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Herman Feshbach


Source: http://en.wikipedia.org/wiki/Herman_Feshbach
Updated: 2016-07-06T22:10Z

Herman Feshbach (February 2, 1917, in New York City – 22 December, 2000, in Cambridge, Massachusetts) was an American physicist. He was an Institute Professor Emeritus of physics at MIT. Feshbach is best known for Feshbach resonance and for writing, with Philip M. Morse, Methods of Theoretical Physics.[1]

Background

Feshbach was born in New York City and graduated from the City College of New York in 1937. He was a member of the same family as Dr. Murray Feshbach, the Sovietologist and retired Georgetown University professor. He then went on to receive his Ph.D. in physics from MIT in 1942.

Career

Feshbach was invited to stay at MIT after he received his doctorate. He remained on the physics faculty for over fifty years. From 1967 to 1973, he was the director of MIT's Center for Theoretical Physics, and from 1973 to 1983, he was chairman of the physics department. In 1983, Feshbach was named as an Institute Professor, the highest faculty honor at MIT.

Activism

Prof. Feshbach was active in the nuclear disarmament movement and was a founder and first chairman of the Union of Concerned Scientists. In 1969, he participated in a protest against military research at MIT.

He became concerned about the condition of scientists behind the Iron Curtain, and worked to establish contacts between Western scientists and their Eastern Bloc counterparts. Prof. Feshbach also championed the cause of Andrei Sakharov and other Soviet refuseniks. He first met Sakharov in the mid-1970s; Feshbach wrote about meeting Sakharov after his release from internal exile, in an article that appeared in Physics Today.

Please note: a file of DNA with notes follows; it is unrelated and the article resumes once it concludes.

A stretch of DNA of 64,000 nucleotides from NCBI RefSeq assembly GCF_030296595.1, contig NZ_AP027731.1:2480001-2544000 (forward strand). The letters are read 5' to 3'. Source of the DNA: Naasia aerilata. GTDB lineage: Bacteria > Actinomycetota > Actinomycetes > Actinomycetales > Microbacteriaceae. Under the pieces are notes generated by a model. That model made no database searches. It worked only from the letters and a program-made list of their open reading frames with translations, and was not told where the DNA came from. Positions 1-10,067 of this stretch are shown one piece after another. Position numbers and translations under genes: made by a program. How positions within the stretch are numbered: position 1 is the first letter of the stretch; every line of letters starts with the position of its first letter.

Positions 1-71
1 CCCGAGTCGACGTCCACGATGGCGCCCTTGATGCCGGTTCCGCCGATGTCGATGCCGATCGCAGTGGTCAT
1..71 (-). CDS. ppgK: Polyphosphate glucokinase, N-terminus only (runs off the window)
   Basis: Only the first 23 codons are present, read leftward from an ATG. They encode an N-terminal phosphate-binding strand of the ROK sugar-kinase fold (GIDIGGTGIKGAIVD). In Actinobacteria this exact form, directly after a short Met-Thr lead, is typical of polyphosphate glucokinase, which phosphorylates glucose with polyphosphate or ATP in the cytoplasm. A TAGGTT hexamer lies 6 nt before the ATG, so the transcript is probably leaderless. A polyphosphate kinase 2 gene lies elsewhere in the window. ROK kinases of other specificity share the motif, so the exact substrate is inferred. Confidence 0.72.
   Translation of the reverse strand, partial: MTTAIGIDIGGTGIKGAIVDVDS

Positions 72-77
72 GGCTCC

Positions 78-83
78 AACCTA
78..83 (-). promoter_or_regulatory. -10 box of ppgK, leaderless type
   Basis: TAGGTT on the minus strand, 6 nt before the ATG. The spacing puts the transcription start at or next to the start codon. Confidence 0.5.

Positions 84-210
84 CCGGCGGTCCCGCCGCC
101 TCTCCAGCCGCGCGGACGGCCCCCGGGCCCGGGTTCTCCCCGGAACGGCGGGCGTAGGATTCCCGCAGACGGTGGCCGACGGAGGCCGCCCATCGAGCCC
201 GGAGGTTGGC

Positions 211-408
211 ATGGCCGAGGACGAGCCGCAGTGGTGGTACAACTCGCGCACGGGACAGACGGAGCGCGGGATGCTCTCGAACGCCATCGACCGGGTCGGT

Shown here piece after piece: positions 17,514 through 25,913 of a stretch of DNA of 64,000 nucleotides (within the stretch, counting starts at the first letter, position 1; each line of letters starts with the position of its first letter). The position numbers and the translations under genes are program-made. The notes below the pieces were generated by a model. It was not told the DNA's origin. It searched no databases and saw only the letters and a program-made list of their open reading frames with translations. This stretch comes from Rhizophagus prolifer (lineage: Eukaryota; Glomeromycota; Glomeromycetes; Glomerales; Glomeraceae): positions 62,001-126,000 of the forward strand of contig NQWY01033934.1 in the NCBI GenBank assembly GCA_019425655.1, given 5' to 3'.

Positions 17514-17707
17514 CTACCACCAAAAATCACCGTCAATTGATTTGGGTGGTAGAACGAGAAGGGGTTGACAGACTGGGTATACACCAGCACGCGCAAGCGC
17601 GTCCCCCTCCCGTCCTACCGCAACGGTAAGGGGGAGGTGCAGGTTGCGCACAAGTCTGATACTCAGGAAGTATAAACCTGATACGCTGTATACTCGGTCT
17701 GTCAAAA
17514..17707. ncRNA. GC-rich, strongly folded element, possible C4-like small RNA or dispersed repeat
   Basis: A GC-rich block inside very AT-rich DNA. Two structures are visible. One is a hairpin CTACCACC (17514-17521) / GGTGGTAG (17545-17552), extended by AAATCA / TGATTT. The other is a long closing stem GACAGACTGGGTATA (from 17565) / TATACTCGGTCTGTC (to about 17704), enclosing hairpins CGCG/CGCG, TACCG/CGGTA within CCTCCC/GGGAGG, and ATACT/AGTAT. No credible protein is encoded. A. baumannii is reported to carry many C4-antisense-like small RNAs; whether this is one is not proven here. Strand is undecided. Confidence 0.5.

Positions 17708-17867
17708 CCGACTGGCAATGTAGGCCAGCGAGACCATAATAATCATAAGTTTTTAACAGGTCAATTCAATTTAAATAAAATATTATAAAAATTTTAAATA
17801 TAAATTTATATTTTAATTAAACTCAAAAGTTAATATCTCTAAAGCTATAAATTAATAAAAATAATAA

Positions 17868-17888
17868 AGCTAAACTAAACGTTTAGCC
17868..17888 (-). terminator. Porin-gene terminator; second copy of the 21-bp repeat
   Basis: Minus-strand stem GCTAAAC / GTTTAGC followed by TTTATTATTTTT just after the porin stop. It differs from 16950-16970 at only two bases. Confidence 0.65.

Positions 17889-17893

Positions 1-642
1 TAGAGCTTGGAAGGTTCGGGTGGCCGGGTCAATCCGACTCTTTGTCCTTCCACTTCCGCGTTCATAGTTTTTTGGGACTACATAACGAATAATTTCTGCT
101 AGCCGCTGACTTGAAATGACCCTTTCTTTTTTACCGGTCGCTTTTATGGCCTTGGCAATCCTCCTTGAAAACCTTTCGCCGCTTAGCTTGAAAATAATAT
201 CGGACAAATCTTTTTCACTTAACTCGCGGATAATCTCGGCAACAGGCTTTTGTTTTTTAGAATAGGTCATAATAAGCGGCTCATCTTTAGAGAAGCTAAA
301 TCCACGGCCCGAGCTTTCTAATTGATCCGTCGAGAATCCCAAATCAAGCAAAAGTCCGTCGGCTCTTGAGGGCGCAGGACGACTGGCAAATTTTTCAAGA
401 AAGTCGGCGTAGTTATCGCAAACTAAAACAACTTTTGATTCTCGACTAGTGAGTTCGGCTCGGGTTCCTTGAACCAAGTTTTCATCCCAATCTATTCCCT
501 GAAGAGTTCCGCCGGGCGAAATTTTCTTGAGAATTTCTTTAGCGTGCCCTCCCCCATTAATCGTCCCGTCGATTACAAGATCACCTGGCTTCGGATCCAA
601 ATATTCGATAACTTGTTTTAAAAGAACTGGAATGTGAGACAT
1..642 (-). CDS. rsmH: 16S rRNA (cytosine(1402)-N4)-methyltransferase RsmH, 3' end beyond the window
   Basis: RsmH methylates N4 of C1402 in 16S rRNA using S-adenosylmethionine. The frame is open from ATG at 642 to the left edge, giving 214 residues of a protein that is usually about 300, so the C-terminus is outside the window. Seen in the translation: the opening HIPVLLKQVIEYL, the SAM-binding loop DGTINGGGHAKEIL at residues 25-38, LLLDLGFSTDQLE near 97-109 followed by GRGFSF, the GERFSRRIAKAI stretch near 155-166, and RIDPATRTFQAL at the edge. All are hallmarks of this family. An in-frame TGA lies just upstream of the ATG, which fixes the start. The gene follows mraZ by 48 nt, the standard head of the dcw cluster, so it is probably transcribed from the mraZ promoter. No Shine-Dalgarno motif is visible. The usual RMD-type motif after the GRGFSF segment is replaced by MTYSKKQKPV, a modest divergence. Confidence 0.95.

Prof. Feshbach was a strong believer in equality of opportunity, especially within the scientific community. He worked to increase the number of women and minority members in both the physics department and at MIT in general. In the early 1990s, he was chairman of the MIT faculty's Equal Opportunity Committee, which made recommendations for recruiting and hiring more women and minority faculty members.

Death

Feshbach died of heart failure at Youville Hospital in Cambridge. He was 83.

Awards and honors

Feshbach joined the National Academy of Sciences in 1969 and was president of the American Physical Society from 1980 to 1981. From 1982 to 1986, he was president of the American Academy of Arts and Sciences.

In 1986, Feshbach was awarded the National Medal of Science.

In 1984, the physics department honored Feshbach for his decades of service by starting the annual Herman Feshbach Lectures. The physics department also has an endowed Herman Feshbach chair, established in 1999 to support theoretical physicists. It is currently held by Frank Wilczek.

Books

  • Feshbach, Herman; Philip M. Morse (1953). Methods of Theoretical Physics. Cambridge University Press. [2]
  • Feshbach, Herman; Amos deShalit (1974). Theoretical Nuclear Physics. Wiley. 

See also

References

  1. ^ Lomon, Earle; Gottfried, Kurt; Bromley, Allan (October 2001). "Obituary: Herman Feshbach". Physics Today. 54 (10): 89–90. Bibcode:2001PhT....54j..89L. doi:10.1063/1.1420569. 
  2. ^ Kac, Mark (1956). "Review: Methods of theoretical physics. By P. M. Morse and H. Feshbach" (PDF). Bull. Amer. Math. Soc. 62 (1): 52–54. doi:10.1090/s0002-9904-1956-09980-x. 

External links



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